Written by AHRQ collaborator John Grout, Ph.D., dean of Campbell School of Business, Berry College, Mount Berry, GA, this resource is a helpful reference point for those responsible for delivering care and for those who instruct or coach others that deliver care. Mistake-Proofing the Design of Health Care Processes includes 150 examples, most with photographs, and is available online. Limited copies can be ordered free of charge by contacting the AHRQ Clearinghouse at or by phone at (800) 358-9295.

5. AHRQ Vacancy Announcements Posted

AHRQ is seeking applicants for the positions of Director, Center for Quality Improvement and Patient Safety (CQuIPS), and Director, Center for Primary Care, Prevention, and Clinical Partnerships (CP3).

CQuIPS works to improve the quality and safety of our health care system through evidence-based research, synthesis, and practical implementation of evidence-based tools, products, strategies, and interventions.

CP3 expands the knowledge base for clinicians, health care organizations, and patients to assure the translation of new knowledge and systems improvement into primary care practices. CP3 also supports and conducts research to improve the access, effectiveness, and quality of primary and preventive health care services by working closely with clinician groups and other primary care-associated organizations to assure the implementation of that knowledge into practice, the use of health information technology to improve health care, and the evaluation/diffusion of effective health information technology tools into clinical practice.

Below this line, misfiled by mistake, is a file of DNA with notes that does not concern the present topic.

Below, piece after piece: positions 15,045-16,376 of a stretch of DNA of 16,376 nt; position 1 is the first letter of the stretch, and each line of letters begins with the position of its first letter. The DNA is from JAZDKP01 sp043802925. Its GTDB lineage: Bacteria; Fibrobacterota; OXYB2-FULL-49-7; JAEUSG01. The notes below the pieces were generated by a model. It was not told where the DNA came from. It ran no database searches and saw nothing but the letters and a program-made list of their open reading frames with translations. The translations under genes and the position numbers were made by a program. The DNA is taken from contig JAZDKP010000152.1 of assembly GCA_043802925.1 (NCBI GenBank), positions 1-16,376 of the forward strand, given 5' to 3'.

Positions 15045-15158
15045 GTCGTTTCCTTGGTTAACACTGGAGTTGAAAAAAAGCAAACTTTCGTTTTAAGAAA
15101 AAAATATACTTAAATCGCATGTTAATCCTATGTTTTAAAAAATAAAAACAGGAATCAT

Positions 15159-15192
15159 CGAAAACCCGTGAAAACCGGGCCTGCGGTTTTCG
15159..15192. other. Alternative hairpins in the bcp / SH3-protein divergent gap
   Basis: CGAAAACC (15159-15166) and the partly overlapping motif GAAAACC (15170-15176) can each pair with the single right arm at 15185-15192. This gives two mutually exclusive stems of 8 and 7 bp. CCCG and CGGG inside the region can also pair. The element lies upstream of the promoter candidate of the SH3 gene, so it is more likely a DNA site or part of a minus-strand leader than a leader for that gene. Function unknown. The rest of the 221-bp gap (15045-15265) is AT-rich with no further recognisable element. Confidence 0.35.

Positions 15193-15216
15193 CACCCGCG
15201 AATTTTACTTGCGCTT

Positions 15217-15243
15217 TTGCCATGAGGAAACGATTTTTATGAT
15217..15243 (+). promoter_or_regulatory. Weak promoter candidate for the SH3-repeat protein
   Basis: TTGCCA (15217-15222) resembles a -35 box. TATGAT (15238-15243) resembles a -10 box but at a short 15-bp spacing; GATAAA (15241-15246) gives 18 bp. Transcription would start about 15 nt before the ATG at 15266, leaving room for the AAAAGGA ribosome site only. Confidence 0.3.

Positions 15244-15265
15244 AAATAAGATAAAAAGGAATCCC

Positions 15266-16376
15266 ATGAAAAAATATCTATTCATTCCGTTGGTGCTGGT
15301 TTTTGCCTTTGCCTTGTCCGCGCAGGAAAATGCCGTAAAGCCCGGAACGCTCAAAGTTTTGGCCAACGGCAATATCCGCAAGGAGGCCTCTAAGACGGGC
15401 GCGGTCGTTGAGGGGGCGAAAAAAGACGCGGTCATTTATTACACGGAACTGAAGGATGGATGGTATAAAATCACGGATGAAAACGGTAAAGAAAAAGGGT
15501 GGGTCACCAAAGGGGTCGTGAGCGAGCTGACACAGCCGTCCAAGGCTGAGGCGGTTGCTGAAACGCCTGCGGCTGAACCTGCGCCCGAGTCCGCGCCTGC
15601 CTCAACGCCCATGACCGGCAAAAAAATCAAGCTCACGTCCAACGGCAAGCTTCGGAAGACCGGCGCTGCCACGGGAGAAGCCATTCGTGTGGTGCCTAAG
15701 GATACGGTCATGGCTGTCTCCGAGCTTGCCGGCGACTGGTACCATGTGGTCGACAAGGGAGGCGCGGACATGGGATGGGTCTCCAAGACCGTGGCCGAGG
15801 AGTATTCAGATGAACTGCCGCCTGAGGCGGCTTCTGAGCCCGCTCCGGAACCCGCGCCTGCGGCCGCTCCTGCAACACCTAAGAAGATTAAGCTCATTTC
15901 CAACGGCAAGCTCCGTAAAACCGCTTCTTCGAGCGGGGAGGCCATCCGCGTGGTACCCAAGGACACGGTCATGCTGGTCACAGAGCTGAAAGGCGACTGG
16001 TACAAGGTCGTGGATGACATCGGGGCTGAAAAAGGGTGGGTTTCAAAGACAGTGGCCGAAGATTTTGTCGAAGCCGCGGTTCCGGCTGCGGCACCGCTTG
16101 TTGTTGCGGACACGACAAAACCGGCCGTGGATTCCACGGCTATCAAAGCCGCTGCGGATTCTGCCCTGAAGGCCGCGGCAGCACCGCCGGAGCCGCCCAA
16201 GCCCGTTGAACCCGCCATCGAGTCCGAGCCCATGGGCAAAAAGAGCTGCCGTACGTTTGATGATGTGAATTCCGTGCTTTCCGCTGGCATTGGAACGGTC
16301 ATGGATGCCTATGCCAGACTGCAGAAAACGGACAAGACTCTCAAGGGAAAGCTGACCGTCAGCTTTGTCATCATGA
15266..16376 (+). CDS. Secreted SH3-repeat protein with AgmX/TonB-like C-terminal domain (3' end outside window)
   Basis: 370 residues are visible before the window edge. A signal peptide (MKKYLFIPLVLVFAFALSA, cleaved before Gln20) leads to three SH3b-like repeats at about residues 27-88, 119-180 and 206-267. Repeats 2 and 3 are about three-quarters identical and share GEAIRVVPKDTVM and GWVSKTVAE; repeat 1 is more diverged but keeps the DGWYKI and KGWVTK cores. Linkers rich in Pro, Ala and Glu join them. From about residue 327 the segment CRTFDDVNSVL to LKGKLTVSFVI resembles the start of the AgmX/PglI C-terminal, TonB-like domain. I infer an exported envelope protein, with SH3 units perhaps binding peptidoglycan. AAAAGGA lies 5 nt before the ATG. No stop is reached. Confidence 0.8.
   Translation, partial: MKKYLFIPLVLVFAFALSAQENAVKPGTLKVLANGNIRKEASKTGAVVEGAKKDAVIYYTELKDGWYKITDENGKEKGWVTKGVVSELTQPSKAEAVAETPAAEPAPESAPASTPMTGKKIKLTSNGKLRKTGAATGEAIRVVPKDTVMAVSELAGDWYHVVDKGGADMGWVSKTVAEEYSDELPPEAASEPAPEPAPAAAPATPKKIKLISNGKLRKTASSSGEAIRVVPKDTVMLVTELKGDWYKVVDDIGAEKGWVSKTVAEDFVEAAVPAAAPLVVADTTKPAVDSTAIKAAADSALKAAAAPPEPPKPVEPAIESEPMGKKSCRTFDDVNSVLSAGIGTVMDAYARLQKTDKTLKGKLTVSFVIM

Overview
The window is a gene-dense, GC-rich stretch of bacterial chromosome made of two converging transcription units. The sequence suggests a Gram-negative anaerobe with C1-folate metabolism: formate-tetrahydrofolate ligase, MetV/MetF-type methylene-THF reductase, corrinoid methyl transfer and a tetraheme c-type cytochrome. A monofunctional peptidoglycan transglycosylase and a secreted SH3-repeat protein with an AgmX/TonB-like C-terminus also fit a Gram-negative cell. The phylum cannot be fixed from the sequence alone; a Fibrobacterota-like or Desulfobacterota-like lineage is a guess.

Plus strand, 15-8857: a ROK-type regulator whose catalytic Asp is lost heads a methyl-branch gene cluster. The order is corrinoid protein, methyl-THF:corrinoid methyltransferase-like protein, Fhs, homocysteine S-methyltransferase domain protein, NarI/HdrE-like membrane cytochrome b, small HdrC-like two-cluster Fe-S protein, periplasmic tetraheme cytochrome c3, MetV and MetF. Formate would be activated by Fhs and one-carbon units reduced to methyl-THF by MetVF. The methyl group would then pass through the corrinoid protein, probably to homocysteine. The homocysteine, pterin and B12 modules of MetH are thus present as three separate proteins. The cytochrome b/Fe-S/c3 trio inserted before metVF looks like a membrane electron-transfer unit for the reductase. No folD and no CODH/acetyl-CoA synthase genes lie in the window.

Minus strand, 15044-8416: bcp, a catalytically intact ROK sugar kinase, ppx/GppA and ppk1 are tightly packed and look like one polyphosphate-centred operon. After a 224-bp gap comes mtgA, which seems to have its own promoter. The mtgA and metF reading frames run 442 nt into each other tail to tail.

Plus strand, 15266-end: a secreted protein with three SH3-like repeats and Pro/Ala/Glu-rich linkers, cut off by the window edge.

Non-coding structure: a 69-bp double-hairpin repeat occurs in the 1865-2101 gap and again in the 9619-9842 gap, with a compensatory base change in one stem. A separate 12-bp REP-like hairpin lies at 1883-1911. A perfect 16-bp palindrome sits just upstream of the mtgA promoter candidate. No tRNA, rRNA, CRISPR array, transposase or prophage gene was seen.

Select for these and other AHRQ job announcements.

6. HHS Issues Report to Congress on E-Prescribing

Results of an electronic prescribing pilot project support the adoption of new electronic prescribing standards, according to a report to Congress released April 17 by Department of Health & Human Services (HHS) Secretary Michael Leavitt. These standards, required by the Medicare Modernization Act of 2003, would help cut both medication errors and health care costs. The pilot project demonstrated that three initial standards are already capable of supporting e-prescribing transactions in Medicare Part D. These are standard transactions that provide physicians with patients' formulary and benefit information, medication history, and the fill status of their medications.

The report also found that, with some adjustments, e-prescribing can work successfully in long-term care settings. Some of the initial e-prescribing standards tested by the pilot project were found to have potential but still need further development if they are to be adopted as e-prescribing standards. These include standards used to convey structured patient instructions, a terminology to describe clinical drugs, and messages that convey prior authorization information.